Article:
Increased Aortic Stiffness and Attenuated Lysyl Oxidase Activity in Obesity
Objective—One potential mechanism through which obesity exerts adverse effects on the vascular system is by increasing aortic stiffness, a change known to be predictive of increased cardiovascular mortality. The aim of this study was to investigate the pathophysiology that links obesity to aortic stiffening.
Approach and Results—Obese (ob/ob) mice were used to examine physical, morphological, and molecular changes in the aorta in response to obesity. ob/ob mice had increased aortic pulse wave velocity and tissue rigidity. ob/ob aorta exhibited decreases of lysyl oxidase (LOX) activity and cross-linked elastin, and increases of elastin fragmentation and elastolytic activity. The aortas of ob/ob mice were surrounded by a significant amount of proinflammatory and pro-oxidative perivascular adipose tissue. In vitro studies revealed that the conditioned medium from differentiated adipocytes or the perivascular adipose tissue of ob/ob mice attenuated LOX activity. Furthermore, inhibition of LOX in wild-type lean mice caused elastin fragmentation and induced a significant increase in pulse wave velocity. Finally, we found that obese humans had stiffer arteries and lower serum LOX levels than do normal-weight humans.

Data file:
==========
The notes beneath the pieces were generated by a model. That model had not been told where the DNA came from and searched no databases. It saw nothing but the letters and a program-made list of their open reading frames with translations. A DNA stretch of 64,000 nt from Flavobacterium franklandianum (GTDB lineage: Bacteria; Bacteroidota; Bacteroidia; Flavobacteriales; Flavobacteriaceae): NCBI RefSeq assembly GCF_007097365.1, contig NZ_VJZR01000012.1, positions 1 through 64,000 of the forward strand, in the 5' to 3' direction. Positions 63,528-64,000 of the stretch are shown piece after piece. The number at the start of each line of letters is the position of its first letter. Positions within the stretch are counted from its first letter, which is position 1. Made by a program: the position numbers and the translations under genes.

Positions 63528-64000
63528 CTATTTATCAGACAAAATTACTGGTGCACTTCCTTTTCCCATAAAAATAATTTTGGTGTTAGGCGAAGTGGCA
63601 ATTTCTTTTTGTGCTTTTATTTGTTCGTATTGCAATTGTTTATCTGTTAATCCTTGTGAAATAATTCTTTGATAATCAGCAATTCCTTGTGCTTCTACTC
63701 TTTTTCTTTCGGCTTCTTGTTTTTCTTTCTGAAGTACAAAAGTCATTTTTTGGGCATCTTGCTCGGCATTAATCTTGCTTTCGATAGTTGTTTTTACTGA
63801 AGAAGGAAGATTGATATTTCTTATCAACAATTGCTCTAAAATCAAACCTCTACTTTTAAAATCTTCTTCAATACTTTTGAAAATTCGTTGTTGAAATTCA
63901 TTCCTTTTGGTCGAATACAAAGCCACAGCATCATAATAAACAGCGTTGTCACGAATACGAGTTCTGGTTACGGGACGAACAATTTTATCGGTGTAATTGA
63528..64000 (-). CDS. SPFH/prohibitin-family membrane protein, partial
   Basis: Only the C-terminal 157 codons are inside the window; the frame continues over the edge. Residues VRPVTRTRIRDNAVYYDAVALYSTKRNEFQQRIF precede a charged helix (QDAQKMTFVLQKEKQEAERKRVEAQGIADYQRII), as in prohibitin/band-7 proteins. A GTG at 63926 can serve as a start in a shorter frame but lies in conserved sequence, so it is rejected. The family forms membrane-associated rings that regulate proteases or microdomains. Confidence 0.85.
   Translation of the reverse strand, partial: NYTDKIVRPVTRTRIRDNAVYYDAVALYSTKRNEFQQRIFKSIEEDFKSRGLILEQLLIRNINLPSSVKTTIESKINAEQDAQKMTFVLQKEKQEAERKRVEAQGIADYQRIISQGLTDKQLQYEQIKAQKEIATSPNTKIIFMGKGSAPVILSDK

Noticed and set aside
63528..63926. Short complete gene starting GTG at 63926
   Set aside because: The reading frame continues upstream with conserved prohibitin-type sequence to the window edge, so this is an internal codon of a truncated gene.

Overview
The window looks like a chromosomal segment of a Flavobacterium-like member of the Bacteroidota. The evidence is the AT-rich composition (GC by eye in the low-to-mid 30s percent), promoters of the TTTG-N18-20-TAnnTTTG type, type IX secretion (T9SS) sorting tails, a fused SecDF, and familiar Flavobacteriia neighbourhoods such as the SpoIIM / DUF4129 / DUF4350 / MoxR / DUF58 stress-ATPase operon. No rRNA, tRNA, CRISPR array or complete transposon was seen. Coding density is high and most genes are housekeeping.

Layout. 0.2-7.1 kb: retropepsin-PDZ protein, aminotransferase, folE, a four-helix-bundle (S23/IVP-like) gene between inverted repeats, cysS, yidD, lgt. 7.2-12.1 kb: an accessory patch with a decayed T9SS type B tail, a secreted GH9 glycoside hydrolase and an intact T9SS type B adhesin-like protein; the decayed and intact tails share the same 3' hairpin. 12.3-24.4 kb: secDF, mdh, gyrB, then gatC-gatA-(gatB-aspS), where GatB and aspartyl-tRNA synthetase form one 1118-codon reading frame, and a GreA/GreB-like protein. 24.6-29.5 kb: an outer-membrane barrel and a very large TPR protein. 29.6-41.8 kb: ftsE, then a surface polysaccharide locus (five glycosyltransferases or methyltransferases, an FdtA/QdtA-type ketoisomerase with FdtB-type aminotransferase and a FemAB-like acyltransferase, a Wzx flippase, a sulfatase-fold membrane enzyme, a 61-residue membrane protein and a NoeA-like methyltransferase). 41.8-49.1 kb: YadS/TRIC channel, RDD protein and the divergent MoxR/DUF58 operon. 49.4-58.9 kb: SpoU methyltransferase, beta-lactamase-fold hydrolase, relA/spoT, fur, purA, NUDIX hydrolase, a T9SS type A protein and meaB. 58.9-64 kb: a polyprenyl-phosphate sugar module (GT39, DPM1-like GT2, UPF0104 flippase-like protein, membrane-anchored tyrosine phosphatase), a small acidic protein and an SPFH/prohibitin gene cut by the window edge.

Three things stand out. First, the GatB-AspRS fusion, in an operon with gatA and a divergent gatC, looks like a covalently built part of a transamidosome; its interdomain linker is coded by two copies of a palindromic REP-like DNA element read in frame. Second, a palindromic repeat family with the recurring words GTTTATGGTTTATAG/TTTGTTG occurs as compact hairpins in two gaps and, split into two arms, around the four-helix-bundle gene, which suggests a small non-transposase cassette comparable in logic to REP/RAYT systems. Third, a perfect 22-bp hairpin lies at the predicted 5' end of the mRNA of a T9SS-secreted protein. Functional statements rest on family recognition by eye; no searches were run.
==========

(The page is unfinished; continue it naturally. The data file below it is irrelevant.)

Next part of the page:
Conclusion—Our results demonstrated that obesity resulted in aortic stiffening in both humans and mice, and established a causal relationship between LOX downregulation and aortic stiffening in obesity.
- Received August 7, 2011.
- Accepted January 22, 2013.
- © 2013 American Heart Association, Inc.